Arginine vasopressin and terlipressin increase mean arterial pressure and reduce catecholamine requirements in septic shock patients. Infusing either agent may reduce incidence of new-onset tachyarrhythmias and improve renal function. The recent Vasopressin and Septic Shock Trial did not demonstrate an overall survival benefit of arginine vasopressin infusion (0.03 U/min) compared with norepinephrine (15 microg/min). However, patients with less severe septic shock (ie, < 15 microg/min of norepinephrine) at arginine vasopressin initiation had a lower 28-day mortality rate compared with norepinephrine-only infusion (26.5% vs 35.7%; P = 0.05). An unpublished study comparing terlipressin (1.3 microg/kg/h), arginine vasopressin (0.03 U/min), and norepinephrine (15 microg/min) as first-line vasopressors showed that terlipressin had higher efficacy than arginine vasopressin in reducing catecholamine requirements. Current literature suggests that early infusion of low-dose continuous arginine vasopressin or terlipressin appears superior to a last-resort treatment. However, because no large clinical trials have proven terlipressin's safety in patients with septic shock, arginine vasopressin is preferred until more data are available.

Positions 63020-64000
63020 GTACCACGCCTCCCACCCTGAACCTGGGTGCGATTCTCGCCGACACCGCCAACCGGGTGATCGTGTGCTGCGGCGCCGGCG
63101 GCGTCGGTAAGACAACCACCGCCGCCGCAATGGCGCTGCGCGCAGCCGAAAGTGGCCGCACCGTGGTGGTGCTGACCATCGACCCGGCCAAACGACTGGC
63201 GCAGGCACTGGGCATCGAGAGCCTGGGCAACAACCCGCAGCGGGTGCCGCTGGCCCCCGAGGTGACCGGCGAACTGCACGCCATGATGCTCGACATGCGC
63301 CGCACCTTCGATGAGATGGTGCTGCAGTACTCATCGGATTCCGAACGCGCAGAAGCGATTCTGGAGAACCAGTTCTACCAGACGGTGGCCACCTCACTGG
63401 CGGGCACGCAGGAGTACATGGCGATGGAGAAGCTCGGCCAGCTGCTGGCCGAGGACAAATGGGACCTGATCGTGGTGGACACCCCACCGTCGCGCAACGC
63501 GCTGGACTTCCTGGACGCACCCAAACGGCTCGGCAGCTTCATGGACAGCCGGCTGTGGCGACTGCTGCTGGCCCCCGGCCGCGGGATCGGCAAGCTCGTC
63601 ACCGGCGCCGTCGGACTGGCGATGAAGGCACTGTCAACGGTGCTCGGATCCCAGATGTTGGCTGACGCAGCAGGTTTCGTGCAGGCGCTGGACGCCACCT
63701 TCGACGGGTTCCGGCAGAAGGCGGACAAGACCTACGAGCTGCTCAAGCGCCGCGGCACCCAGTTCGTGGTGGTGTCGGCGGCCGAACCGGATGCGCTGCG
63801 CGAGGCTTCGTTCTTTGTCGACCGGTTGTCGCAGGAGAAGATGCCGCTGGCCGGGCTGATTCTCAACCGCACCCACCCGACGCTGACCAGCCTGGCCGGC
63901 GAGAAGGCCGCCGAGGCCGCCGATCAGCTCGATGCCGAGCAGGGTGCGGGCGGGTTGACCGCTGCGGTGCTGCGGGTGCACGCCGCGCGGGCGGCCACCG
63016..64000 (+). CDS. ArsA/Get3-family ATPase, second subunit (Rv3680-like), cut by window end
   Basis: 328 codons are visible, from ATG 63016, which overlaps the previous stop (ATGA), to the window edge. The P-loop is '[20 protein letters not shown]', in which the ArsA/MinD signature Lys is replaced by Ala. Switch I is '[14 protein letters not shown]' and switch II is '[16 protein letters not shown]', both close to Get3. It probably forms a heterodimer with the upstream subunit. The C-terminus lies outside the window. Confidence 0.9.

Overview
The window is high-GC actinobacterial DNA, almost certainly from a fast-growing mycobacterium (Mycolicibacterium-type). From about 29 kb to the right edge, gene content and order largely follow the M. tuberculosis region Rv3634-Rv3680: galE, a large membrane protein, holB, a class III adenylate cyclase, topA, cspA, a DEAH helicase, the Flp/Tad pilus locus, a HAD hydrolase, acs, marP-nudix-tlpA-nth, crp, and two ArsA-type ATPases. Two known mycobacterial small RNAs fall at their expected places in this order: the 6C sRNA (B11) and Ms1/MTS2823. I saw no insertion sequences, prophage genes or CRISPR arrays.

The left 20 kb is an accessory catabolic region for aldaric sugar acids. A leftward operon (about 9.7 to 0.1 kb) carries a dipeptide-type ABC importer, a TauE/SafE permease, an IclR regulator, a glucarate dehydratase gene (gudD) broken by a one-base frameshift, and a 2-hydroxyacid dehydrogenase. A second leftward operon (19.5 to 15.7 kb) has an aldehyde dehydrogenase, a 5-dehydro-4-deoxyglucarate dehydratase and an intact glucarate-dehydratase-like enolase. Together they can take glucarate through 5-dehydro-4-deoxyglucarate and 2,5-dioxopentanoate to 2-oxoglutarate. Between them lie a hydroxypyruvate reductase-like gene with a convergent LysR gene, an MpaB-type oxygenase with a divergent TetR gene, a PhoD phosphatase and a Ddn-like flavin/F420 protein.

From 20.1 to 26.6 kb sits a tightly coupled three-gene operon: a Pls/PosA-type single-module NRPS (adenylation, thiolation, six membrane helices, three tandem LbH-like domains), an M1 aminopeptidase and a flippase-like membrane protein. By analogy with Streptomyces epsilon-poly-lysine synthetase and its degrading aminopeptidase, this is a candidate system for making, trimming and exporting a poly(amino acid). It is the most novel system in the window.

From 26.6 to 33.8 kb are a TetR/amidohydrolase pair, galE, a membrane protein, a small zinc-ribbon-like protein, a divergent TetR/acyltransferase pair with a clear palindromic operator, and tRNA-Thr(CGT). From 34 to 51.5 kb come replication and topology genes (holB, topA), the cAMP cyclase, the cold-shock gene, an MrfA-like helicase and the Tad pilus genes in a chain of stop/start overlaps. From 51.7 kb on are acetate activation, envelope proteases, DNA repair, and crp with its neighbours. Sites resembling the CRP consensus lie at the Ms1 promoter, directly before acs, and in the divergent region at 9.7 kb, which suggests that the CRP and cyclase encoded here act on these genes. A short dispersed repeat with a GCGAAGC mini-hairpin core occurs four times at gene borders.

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|Titolo:||Current place of vasopressin analogues in the treatment of septic shock|
|Data di pubblicazione:||2008|
|Appartiene alla tipologia:||01a Articolo in rivista|